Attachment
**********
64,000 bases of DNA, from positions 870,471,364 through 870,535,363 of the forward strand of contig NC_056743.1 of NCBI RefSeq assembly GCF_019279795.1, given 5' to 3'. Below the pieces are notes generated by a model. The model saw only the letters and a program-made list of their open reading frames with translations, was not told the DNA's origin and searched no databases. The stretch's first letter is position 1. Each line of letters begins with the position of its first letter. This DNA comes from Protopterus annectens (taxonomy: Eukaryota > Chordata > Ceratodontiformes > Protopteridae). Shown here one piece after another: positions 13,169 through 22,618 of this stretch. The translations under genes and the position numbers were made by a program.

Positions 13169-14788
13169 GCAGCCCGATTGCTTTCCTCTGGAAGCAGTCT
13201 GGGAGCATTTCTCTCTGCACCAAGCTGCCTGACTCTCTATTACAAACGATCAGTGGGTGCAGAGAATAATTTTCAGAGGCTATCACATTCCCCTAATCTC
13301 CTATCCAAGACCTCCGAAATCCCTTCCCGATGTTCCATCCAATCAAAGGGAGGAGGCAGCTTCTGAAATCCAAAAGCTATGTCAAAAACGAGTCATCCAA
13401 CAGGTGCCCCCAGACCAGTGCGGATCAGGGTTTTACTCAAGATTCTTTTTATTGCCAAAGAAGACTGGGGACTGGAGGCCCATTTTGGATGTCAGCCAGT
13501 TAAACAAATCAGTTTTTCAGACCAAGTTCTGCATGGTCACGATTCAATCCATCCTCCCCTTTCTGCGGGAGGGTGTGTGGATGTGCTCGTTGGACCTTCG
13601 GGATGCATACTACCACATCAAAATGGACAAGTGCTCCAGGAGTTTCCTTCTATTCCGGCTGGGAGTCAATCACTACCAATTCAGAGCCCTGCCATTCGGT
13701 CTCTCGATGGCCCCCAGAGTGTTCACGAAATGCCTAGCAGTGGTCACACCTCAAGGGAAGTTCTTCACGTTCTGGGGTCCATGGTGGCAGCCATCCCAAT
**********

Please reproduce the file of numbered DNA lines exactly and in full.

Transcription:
64,000 bases of DNA, from positions 870,471,364 through 870,535,363 of the forward strand of contig NC_056743.1 of NCBI RefSeq assembly GCF_019279795.1, given 5' to 3'. Below the pieces are notes generated by a model. The model saw only the letters and a program-made list of their open reading frames with translations, was not told the DNA's origin and searched no databases. The stretch's first letter is position 1. Each line of letters begins with the position of its first letter. This DNA comes from Protopterus annectens (taxonomy: Eukaryota > Chordata > Ceratodontiformes > Protopteridae). Shown here one piece after another: positions 13,169 through 22,618 of this stretch. The translations under genes and the position numbers were made by a program.

Positions 13169-14788
13169 GCAGCCCGATTGCTTTCCTCTGGAAGCAGTCT
13201 GGGAGCATTTCTCTCTGCACCAAGCTGCCTGACTCTCTATTACAAACGATCAGTGGGTGCAGAGAATAATTTTCAGAGGCTATCACATTCCCCTAATCTC
13301 CTATCCAAGACCTCCGAAATCCCTTCCCGATGTTCCATCCAATCAAAGGGAGGAGGCAGCTTCTGAAATCCAAAAGCTATGTCAAAAACGAGTCATCCAA
13401 CAGGTGCCCCCAGACCAGTGCGGATCAGGGTTTTACTCAAGATTCTTTTTATTGCCAAAGAAGACTGGGGACTGGAGGCCCATTTTGGATGTCAGCCAGT
13501 TAAACAAATCAGTTTTTCAGACCAAGTTCTGCATGGTCACGATTCAATCCATCCTCCCCTTTCTGCGGGAGGGTGTGTGGATGTGCTCGTTGGACCTTCG
13601 GGATGCATACTACCACATCAAAATGGACAAGTGCTCCAGGAGTTTCCTTCTATTCCGGCTGGGAGTCAATCACTACCAATTCAGAGCCCTGCCATTCGGT
13701 CTCTCGATGGCCCCCAGAGTGTTCACGAAATGCCTAGCAGTGGTCACACCTCAAGGGAAGTTCTTCACGTTCTGGGGTCCATGGTGGCAGCCATCCCAAT